Seattle University's student newspaper since 1933

The Spectator

Seattle University's student newspaper since 1933

The Spectator

Seattle University's student newspaper since 1933

The Spectator

Pete Carrol Gives the Go On the Green

This weekend, the Super Bowl—which happens to be between the two states that have legalized marijuana—has shed new light on the use of the drug in the National Football League (NFL).

Pete Carrol, coach of the Super Bowl bound Seattle Seahawks, said in an interview that the NFL should be open to the idea of players using marijuana to manage pain, if the medical community comes around to support the idea. According to an interview available on, Carrol said, “We have to explore and find ways to make our game a better game and take care of our players in whatever way possible. Regardless of what other stigmas might be involved, we have to do this because the world of medicine is doing this.”

Carrol’s sentiment followed comments last week by NFL commissioner Roger Goodell. Goodell stated that the league would follow the lead of doctors in determining whether to drop its opposition to players’ use of the drug. In an interview with USA Today, Goodell said.

“We will follow medicine and if they determine this could be a proper usage in any context, we will consider that.”

The discussion has trickled down to the collegiate level, only to elicit a different response. Mark Emmert, the president of the National Collegiate Athletic Association (NCAA), said in an interview that the NCAA hasn’t considered relaxing its rules listing marijuana as a prohibited substance.

“There hasn’t been any discussion to that effect, and I would be surprised if there is an interest in doing that,” said Emmert. “Our policies are our policies now, and I would be surprised if
they change.”

The Seattle University Athletic Department declined to comment on the issue.

There has been conversation in the NFL about marijuana usage for some time. According to NBC Sports, former Broncos tight end Nate Jackson—who smoked marijuana while playing for pain-management purposes—estimates that “maybe half” of the league’s players use marijuana. Additionally, former NFL tackle Lomas Brown speculated that about 50 percent of the league’s players abuse the substance.

In their defense, the healing qualities of marijuana may be more useful for football players than ever before. Research conducted by Dr. Raphael Machoulam, thought to be the world’s leading expert on marijuana, discovered the healing of brain tissue in mice given a marijuana compound. Dr. Machoulam believes those benefits could translate to humans, too.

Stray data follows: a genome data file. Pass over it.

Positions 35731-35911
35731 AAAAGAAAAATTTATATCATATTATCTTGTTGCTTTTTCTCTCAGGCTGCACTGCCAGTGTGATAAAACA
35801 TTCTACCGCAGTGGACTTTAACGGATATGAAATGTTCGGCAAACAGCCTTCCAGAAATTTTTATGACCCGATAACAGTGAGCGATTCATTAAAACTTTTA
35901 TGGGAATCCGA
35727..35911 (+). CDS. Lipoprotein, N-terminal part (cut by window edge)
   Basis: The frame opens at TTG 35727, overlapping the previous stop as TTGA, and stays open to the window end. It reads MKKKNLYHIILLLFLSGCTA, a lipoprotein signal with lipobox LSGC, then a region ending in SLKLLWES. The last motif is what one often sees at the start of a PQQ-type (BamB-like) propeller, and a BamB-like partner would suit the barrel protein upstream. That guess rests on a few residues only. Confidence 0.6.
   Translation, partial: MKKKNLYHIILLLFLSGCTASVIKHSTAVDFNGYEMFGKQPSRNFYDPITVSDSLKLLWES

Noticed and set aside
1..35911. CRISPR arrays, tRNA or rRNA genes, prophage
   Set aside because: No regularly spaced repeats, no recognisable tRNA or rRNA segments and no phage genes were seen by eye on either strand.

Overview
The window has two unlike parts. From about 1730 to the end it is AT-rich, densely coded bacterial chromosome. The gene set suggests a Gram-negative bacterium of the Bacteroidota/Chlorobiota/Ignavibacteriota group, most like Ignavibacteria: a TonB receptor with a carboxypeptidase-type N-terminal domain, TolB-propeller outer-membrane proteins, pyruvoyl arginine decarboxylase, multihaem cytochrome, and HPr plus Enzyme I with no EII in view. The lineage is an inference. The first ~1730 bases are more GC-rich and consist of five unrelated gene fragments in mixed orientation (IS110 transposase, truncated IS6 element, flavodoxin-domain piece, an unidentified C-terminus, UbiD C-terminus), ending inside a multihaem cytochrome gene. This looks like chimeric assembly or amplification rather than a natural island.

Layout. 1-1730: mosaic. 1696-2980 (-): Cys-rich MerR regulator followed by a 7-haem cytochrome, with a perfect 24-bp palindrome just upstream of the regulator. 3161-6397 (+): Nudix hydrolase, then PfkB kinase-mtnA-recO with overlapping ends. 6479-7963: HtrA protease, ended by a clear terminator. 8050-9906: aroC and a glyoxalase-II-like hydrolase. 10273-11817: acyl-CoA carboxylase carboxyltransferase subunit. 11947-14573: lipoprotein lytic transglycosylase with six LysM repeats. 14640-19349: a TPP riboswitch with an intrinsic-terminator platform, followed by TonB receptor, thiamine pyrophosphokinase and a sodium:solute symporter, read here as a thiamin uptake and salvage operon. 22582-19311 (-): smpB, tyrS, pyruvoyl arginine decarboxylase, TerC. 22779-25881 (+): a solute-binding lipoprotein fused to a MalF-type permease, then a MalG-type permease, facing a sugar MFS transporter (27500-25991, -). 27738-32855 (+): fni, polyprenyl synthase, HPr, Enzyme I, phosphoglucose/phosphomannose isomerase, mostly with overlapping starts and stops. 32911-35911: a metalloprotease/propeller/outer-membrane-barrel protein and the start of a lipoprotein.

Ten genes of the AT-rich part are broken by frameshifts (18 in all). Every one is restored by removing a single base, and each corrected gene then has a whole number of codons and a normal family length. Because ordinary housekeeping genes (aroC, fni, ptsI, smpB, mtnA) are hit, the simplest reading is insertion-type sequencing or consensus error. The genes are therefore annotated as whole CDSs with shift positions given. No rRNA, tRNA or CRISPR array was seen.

In an in-depth look at marijuana use in the NFL, Andrea Kremer of “Real Sports with Bryant Gumbel” talk to senior vice president of labor law and policy Adolpho Birch about the medical uses of the substance.

“I think we can engage in a lot of what ifs” said Birch. “That certainly is an intriguing one to hear. Clearly, there is not something that is able to be put before us today to make it a decision that needs to be reviewed today… We’ll look at anything that we think is helpful to players, consistent with our values, and able to be worked on within the context of our policy, certainly.”

Even though the league didn’t change its policy when marijuana became legalized in Washington and Colorado, if more states loosen their laws the NFL’s policy could begin to look outdated. It remains plausible that players from Washington or Colorado could protest the ban given that it is legal within their home states. Indeed, Pete Carrol may be leading the charge.

The drug is even being discussed on the national stage. In an interview with the New Yorker, President Obama conceded that he doesn’t think that poorly of smoking pot. “As has been well documented, I smoked pot as a kid, and I view it as a bad habit and a vice, not very different from the cigarettes that I smoked as a young person up through a big chunk of my adult life,” the president told the New Yorker’s David Remnick. “I don’t think it is more dangerous than alcohol.”

Although there has been a seemingly liberal shift in the school of thought regarding weed among the states, there is no guarantee it will transcend into other disciplines. Until it does, Advil will have to suffice.

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